10. Maria, Tolkien (and perhaps Lewis) actually was trying to create myths. Granted, they wouldn’t be stories handed down from one generation to another, but they would feel as if they had been. That’s why Tolkien went to such lengths to create a history for his world. The word for this is mythopoeia, one credited to Tolkien who apparently first used it in the 1930s.

    Since I’d read scant fantasy when I first started writing my series, I thought creating your own myth was what a fantasy writer was supposed to do. 😆

    And no matter how a writer feels about the Harry Potter books, I think we can agree that she created her own myth in her works, even though she utilized a wide variety of existing myth. Her end product was original.

    Ah, Robin Hood. I love Robin Hood. But I haven’t read many versions or seen movies. The ones I know of legitimized his activity and criminalized the usurpers. It always came across as a good versus evil story with the good as the underdog.

    I realize that I’m not tired of a lot of the stories of old are—American myths like the Lone Ranger or Zorro, not Davy Crockett, or the Last of the Mohicans.  Greek myths … enjoyment may vary. Celtic myths? I’m much less familiar with them, so I can’t say I’m tired of them. Biblical accounts? Right now the Nephilim seem to be getting a work out, so I think an author has to have done a great job making their story come to life (here’s hoping that’s what Brian Godawa hs done in Primeval).

    OK, when does Once Upon A Time come on? I have to check that out. A different network, maybe NBC, has a new one out too—Grimm. That one looks so dark, I don’t really care to watch it, but I suppose it would be interesting to discuss here at Spec Faith.

    Thanks for your thoughtful input on these questions, Maria.



    • Galadriel says:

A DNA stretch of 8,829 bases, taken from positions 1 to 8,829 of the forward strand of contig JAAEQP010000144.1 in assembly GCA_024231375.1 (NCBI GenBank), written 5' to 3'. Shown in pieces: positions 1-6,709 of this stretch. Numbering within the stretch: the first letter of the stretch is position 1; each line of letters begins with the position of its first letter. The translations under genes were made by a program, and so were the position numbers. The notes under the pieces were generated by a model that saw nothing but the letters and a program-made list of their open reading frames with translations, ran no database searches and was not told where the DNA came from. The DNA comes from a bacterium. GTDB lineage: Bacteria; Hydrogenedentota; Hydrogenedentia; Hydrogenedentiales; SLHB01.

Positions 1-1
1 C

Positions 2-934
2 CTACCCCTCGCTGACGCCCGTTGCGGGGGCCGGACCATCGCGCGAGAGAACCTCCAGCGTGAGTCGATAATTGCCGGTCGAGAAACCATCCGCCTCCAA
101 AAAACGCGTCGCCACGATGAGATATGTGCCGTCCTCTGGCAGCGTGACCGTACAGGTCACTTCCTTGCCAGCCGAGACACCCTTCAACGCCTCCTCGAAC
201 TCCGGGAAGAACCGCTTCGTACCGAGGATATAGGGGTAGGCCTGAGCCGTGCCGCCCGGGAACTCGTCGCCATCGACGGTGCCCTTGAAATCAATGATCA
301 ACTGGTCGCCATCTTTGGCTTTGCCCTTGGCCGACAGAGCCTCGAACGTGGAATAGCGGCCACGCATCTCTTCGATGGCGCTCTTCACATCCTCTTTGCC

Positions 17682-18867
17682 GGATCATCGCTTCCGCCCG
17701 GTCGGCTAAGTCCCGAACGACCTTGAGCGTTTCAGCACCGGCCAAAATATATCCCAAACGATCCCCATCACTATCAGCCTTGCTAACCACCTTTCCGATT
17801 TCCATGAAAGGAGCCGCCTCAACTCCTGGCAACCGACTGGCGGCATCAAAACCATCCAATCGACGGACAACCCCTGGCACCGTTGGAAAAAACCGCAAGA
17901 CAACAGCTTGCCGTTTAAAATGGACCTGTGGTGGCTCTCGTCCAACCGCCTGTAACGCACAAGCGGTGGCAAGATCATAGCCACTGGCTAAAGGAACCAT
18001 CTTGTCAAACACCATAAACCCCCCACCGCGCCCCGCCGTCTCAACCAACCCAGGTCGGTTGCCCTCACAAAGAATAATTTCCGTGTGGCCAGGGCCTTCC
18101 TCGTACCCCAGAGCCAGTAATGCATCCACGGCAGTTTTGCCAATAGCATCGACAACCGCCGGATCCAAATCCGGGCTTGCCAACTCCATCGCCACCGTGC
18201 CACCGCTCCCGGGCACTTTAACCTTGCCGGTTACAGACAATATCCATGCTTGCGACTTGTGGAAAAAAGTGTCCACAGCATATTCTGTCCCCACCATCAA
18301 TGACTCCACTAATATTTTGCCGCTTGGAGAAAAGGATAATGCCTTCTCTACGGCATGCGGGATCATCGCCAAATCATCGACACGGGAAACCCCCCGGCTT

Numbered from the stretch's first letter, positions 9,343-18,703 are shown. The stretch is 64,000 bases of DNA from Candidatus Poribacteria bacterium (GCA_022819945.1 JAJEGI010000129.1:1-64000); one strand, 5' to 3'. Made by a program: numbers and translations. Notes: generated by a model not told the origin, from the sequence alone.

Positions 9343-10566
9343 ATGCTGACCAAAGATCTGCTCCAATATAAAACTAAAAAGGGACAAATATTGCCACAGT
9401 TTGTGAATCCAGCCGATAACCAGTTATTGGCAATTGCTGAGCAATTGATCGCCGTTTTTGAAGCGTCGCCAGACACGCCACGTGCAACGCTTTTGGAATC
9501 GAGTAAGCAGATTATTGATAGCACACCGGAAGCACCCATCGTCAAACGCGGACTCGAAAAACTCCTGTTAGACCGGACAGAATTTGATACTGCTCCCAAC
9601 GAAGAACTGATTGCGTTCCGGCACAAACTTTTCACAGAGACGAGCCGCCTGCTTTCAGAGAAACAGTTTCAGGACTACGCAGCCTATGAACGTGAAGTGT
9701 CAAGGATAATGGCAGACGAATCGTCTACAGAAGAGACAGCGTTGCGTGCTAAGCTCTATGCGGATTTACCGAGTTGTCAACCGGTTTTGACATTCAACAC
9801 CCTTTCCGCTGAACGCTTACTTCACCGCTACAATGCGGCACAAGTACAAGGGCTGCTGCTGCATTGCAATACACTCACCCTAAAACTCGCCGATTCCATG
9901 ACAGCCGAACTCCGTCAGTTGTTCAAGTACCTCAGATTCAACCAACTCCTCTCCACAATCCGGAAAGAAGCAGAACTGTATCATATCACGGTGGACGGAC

Once Upon a time airs Sundays on ABC.  The currently aired  episodes are on the website to be watched.

    • Maria Tatham says:

      Yes, Becky, you’re right. I see: they would feel as though handed down. Right. That would take/takes an enormous amount of work, and a mind prepared for the task by the Lord. 
      Yes, Grimm is very grim. It doesn’t have the heart and mind of the other series. Hope you get to watch it, and catch up perhaps by watching past episodes online. Then you can give your reasoned reaction.

  11. Bob Menees says:

    Enjoying the Once Upon A Time series too. Quite creative.
    and by “the bones” its sources or material—even when (by rare luck) those can be with certainty discovered.
    A question about bones: Does this too refer to the story behind the story? I’m writing a second novel now. It, as well as my first, expresses a personal conflict in me that no one reading it would detect (or at least, I don’t think they would). That conflict is the primary resource. So when I read the stories, I have an emotional response to both plot and characters that others wouldn’t experience. I think that must be true with a lot of novels.

    • With you all recommending Once Upon A Time, I’m going to have to watch it. (Ahhh, word of mouth at work. May that happen with the books we love, too!)

      Bob, as I understand the “bones,” I’d say it does refer to the story behind the story, but for Tolkien, I think that meant what source you were borrowing from. When we draw upon our own life experiences, as you say, most people won’t have a clue that’s what we’ve done. I think that’s as it should be. I’ve read stories before that have seemed almost autobiographical. It’s nearly impossible to assess the story because the bones are sticking out so prominently.

      (OK, total aside that has nothing to do with this discussion, but that image stirred a memory. The year after I graduated from college, a friend and I went to Mexico during the summer to take summer classes at the U. of Mexico, in their English-speaking section. One weekend we took off for the coast, just to enjoy the country. We found a little cafe along the beachfront and stopped for lunch. They served a four-course meal, starting with a salad, then fish soup. Oddly mine had a sizable bone in it. No problem. I ate around it, enjoying the atmosphere and the unique cuisine. When I finished the soup and all that remained was the bone, for some reason I turned it over. There staring up at me was a large fish eye. Definitely wish I hadn’t seen the bones behind the soup on that one!! 😆 )



What do you think?